These proposed supplementary rules implement the management decisions made in the Emerald Mountain Land Exchange Environmental Assessment/Plan Amendment approved October 2006; the Recreation Activity Management Plan and Transportation Management Plan (RAMP/TMP Phase 1) approved June 2007; and the Emerald Mountain SRMA Implementation Plan Amendment approved December 2008, which further defines the proposed supplementary rules. These documents are available for review at the Little Snake Field Office. The Emerald Mountain SRMA Implementation Plan Amendment included considerable public involvement and review, including six public meetings held at three separate locations.
Meetings were announced on the BLM Web site at: http://www.co.blm.gov/lsra/emerald_mtn/em.html. The BLM also sent 74 meeting notices to various groups, organizations, and individuals to solicit public participation and comments. The Emerald Mountain Land Exchange Environmental Assessment/Plan Amendment and the RAMP/TMP Phase 1 also received public participation and comments for the management of Emerald Mountain.
The authority for these supplementary rules is set forth at Sections 303 and 310 of the Federal Land Policy and Management Act, 43 U.S.C. 1733 and 1740, and 43 CFR 8365.1-6. These proposed supplementary rules would govern hunting, camping, mechanized transport, motorized vehicle travel, possession of glass containers, and fire maintenance at the Emerald Mountain SRMA.
III. Procedural Matters
Executive Order 12866, Regulatory Planning and Review
These supplementary rules are not a significant regulatory action and are not subject to review by Office of Management and Budget under Executive Order 12866. These supplementary rules will not have an annual effect of $100 million or more on the economy. They will not adversely affect in a material way the economy, productivity, competition, jobs, the environment, public health or safety, or state, local, or tribal governments or communities. These supplementary rules would not create a serious inconsistency or otherwise interfere with an action taken or planned by another agency. These supplementary rules would not materially alter the budgetary effects of entitlements, grants, user fees, or loan programs or the rights or obligations of their recipients; nor do they raise novel legal or policy issues. These rules would merely establish rules of conduct for public use of a limited area of public lands in order to protect natural resources and public health and safety.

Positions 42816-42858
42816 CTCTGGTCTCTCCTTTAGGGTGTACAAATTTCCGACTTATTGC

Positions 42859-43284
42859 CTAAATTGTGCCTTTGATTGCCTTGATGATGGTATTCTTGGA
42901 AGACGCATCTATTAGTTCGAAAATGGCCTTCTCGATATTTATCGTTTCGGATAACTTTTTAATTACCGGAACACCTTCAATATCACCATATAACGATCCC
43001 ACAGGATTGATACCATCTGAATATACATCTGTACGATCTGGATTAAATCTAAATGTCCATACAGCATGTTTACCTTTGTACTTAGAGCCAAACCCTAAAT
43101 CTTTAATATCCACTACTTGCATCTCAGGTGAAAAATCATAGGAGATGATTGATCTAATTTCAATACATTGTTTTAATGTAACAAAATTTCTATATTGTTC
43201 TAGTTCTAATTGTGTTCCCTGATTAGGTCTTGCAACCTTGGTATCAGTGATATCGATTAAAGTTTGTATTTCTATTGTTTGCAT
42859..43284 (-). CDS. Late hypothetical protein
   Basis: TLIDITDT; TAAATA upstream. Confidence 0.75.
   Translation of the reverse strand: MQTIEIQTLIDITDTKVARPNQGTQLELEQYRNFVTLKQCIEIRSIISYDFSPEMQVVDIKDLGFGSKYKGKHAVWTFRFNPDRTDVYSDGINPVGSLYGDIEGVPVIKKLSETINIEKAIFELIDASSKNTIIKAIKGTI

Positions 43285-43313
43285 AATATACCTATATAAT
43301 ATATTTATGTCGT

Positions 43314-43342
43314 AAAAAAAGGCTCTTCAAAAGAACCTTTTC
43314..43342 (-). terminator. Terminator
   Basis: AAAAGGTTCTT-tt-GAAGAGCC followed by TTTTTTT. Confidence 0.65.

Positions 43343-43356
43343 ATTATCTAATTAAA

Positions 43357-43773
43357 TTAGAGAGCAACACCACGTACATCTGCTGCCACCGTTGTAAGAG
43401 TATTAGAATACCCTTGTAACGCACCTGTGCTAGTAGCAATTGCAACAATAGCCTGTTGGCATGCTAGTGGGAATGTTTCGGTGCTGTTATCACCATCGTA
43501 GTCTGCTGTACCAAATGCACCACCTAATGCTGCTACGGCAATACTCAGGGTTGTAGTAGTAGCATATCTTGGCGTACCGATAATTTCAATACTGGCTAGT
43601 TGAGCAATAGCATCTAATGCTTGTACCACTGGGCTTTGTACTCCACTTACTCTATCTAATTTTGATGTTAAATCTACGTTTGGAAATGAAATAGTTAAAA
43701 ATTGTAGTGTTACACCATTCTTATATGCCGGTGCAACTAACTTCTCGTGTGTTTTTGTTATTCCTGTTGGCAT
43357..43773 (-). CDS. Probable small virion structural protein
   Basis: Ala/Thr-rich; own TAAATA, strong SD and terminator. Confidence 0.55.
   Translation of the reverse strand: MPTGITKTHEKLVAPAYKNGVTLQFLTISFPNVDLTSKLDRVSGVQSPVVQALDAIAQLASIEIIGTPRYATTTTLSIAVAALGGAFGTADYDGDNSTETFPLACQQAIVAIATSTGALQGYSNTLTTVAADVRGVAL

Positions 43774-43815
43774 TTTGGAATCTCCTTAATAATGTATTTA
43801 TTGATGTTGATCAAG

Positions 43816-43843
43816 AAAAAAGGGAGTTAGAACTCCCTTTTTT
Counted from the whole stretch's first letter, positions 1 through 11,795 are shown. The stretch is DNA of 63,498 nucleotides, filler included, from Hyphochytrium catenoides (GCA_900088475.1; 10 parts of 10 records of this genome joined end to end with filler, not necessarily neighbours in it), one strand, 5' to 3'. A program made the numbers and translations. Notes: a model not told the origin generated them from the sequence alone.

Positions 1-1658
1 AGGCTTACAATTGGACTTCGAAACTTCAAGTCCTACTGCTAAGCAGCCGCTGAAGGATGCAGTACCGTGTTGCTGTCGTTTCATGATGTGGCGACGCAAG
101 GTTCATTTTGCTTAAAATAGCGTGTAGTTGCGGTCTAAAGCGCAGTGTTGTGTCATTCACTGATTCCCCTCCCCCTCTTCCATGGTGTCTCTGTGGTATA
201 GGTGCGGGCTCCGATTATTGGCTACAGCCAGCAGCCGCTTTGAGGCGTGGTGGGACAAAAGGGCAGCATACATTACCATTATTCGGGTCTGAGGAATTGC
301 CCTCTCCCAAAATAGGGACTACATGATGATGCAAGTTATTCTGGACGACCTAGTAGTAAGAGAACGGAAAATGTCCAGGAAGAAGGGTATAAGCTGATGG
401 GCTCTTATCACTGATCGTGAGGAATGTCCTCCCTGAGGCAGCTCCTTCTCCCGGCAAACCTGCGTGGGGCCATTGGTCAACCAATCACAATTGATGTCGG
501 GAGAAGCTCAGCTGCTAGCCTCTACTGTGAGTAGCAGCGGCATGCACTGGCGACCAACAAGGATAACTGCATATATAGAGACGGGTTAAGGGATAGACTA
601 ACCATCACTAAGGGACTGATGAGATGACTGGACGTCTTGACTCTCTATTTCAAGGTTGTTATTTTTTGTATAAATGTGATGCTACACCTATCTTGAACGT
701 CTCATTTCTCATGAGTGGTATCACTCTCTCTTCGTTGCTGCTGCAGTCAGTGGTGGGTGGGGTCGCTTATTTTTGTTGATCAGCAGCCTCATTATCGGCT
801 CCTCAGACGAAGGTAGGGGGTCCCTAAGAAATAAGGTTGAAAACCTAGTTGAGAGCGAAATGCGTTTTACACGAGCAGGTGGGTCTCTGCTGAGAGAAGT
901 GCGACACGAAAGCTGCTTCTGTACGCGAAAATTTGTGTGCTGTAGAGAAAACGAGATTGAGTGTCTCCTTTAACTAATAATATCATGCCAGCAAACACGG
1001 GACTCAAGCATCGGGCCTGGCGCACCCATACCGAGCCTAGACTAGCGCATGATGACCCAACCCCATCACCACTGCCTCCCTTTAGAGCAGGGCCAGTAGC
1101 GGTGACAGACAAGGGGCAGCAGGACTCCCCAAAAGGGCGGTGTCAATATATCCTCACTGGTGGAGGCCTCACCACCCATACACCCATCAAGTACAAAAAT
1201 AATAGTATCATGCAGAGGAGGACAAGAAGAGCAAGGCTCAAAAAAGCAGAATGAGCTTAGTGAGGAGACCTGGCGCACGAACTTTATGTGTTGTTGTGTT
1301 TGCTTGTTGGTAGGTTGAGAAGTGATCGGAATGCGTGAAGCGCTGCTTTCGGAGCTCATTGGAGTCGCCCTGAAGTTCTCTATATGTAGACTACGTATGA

Clarity of the Supplementary Rules
Executive Order 12866 requires each agency to write regulations that are simple and easy to understand. The BLM invites your comments on how to make these supplementary rules easier to understand, including answers to questions such as the following:
(1) Are the requirements in the supplementary rules clearly stated?
(2) Do the supplementary rules contain technical language or jargon that interferes with their clarity?
(3) Does the format of the supplementary rules (grouping and order or sections, use of headings, paragraphing, etc.) aid or reduce their clarity?
(4) Would the supplementary rules be easier to understand if they were divided into more (but shorter) sections?
(5) Is the description of the supplementary rules in the SUPPLEMENTARY INFORMATION section of this preamble helpful to your understanding of the supplementary rules? How could this description be more helpful in making the supplementary rules easier to understand?
Please send any comments you have on the clarity of the supplementary rules to the address specified in the ADDRESSES section.Start Printed Page 51109
National Environmental Policy Act of 1969 (NEPA)
The BLM prepared two environmental assessments (EA CO-100-2006-089 and EA CO-100-2007-057) and has determined that these supplementary rules would not constitute a major Federal action significantly affecting the quality of the human environment under Section 102(2)(C) of NEPA, 42 U.S.C. 4332(2)(C). The supplementary rules would merely establish rules of conduct for public use of a limited area of public lands in order to protect natural resources and the health and safety of the public. Although the area would be open to recreational uses, such as permitted hunting, camping would be prohibited for consistency with the management objectives identified through the scoping process for the Emerald Mountain Land Exchange EA/Plan Amendment and preferred Alternative 2—Modified Use. The BLM has placed both EAs and Findings of No Significant Impact on file in the BLM Administrative Record at the address specified in the ADDRESSES section. These EAs constitute the BLM's compliance with the requirements of NEPA.
Regulatory Flexibility Act